The BJP government ensured that gender angle became a sort of rallying cry against Kashmir’s special status. Earlier in 2013, when Modi was still campaigning as a Prime Ministerial candidate he had said, “Men and women must have same rights. Should there be discrimination against women in J&K? Shouldn’t the injustice stop” (Yasir 2013). Modi had used the example of the then J&K’s Chief Minister Omar Abdullah’s sister, who is married to a non-Kashmiri, saying: “..does his sister Sara Pilot enjoy the same rights? No, because she married outside the state” (Ibid).
The gender discrimination angle went unchallenged amongst the Indian masses even when Kashmiris of all shades – legal experts, local politicians, activists, journalists, and scholars deemed the argument to be dubious and strawman at best. The former chief minister of J&K whose sister Modi had referred to went on record saying that she had not lost any rights or property. In the 1960’s there had indeed been a bureaucratic decree in place but without any basis in law – which had been introduced by the then Revenue Ministry and did not allow Kashmiri women who married non-residents to renew their residency status. In a landmark case filed by a Kashmiri woman Sushila Sawhney who had married a non-Kashmiri, in 2002 J&K’s High Court had given a ruling that Kashmiri women who married non-Kashmiris did not lose their permanent residency and thus retained all rights as a citizen. The only caveat was, that while the rights of such women were protected, the rights of their heirs were not specified and needed to be adjudicated on a case-by-case basis. Nonetheless, a committee had already been appointed by the subsequent administration to devise a lasting solution for this lacuna. The new policy had not yet been finalized due to the interminable slowness of bureaucratic red tape.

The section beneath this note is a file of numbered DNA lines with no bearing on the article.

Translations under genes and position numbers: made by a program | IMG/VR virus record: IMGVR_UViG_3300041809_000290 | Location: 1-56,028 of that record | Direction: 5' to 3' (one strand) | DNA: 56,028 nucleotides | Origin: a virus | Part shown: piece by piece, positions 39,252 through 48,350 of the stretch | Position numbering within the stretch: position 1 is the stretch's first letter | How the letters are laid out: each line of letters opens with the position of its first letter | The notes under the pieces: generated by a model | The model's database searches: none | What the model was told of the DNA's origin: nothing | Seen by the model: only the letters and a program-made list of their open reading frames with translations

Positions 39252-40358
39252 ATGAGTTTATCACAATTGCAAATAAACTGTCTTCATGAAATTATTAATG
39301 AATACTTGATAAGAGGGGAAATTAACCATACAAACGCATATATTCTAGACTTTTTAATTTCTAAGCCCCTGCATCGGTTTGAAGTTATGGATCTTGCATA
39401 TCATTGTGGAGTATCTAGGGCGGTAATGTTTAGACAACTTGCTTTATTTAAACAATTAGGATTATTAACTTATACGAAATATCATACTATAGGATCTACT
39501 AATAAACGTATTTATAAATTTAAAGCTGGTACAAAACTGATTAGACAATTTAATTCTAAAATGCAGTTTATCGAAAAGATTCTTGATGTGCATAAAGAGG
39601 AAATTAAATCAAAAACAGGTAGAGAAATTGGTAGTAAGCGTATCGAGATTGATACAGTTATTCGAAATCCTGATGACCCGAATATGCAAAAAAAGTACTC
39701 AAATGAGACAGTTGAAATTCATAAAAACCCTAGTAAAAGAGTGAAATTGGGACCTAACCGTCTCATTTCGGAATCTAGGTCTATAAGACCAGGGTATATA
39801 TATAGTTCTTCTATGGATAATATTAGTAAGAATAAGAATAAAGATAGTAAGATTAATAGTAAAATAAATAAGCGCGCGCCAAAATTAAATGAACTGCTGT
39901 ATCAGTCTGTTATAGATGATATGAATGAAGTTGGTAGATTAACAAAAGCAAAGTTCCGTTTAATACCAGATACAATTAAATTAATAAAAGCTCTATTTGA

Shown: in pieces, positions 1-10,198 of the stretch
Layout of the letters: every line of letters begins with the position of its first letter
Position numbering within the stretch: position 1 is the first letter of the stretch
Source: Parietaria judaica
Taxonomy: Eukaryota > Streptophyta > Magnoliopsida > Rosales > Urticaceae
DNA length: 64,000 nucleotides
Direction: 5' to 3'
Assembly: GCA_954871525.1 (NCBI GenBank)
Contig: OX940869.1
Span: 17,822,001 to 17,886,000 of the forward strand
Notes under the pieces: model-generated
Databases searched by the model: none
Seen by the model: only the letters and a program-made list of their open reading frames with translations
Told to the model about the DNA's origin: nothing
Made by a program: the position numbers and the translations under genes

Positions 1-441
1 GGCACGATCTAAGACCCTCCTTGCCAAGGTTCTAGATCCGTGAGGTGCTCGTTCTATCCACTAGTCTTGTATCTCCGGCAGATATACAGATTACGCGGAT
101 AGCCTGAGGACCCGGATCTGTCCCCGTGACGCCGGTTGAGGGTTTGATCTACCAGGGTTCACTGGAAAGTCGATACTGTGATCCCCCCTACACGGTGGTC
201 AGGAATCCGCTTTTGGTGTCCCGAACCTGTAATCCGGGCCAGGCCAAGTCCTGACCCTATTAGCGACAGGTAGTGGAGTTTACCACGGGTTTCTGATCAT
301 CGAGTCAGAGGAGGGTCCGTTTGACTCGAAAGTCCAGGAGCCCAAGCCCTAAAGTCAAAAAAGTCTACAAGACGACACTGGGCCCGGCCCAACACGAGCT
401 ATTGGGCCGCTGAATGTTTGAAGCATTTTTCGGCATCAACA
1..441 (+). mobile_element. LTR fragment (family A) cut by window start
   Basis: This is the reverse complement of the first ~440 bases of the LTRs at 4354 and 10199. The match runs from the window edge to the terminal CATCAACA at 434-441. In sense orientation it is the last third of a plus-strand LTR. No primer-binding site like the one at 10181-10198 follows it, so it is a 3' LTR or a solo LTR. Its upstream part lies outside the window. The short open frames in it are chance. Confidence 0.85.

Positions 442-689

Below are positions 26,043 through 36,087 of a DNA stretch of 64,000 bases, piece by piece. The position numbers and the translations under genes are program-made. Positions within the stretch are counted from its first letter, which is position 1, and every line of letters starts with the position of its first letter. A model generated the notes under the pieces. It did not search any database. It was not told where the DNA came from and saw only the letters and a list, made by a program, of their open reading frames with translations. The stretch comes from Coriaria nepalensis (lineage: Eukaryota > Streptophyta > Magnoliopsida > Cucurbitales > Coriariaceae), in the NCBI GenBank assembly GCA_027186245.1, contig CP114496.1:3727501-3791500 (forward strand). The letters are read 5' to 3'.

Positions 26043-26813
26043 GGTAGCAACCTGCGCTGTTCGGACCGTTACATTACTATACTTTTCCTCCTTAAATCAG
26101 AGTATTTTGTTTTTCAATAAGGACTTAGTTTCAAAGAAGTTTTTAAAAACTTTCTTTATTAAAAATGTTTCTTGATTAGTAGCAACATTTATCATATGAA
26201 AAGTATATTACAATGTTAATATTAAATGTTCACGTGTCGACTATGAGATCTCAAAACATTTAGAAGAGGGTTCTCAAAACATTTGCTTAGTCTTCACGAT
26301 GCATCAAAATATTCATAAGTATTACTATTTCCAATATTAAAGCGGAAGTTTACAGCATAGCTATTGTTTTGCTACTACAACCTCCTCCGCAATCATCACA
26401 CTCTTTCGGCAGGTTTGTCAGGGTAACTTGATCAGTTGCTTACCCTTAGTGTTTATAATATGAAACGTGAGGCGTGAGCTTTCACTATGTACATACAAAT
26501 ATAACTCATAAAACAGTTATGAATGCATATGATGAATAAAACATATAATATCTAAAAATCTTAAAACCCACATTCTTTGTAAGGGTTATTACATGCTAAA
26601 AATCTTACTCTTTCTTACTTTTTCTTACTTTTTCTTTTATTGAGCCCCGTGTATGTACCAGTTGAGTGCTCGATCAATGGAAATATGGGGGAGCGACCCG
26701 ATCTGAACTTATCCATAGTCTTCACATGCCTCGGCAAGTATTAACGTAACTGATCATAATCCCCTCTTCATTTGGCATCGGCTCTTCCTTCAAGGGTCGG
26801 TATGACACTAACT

Yet the narrative of gender discrimination was received uncritically and in the long run garnered an unquestioning support from the masses. This was especially true for Indian women including those who identify as feminists and gender advocates. It was clear that BJP appropriated sympathies that gender issues often invoke towards unilaterally erasing the autonomy of a sovereign people. The Indian state blatantly projected itself as the protector of women’s rights in Kashmir while its record of human rights abuses and sexual violence is internationally documented and denounced. Gender discrimination in Kashmir was made to appear as a natural outcome of the stereotype of Kashmiri Muslim patriarchy which in the common Indian narrative is portrayed as violent and oppressive to women. Kashmiri men are often demonized as the stereotypes of “Islamists,” “terrorists” and “orthodox.” Kashmiri women are often patronized and seen as subjects that need rescuing from their men (Bhat 2017; Associated Press 2007). In this context, Kashmir’s autonomous status was framed as creating a shield for an oppressive patriarchal structure which perpetrated gender injustice as exemplified by the women who married non-Kashmiris.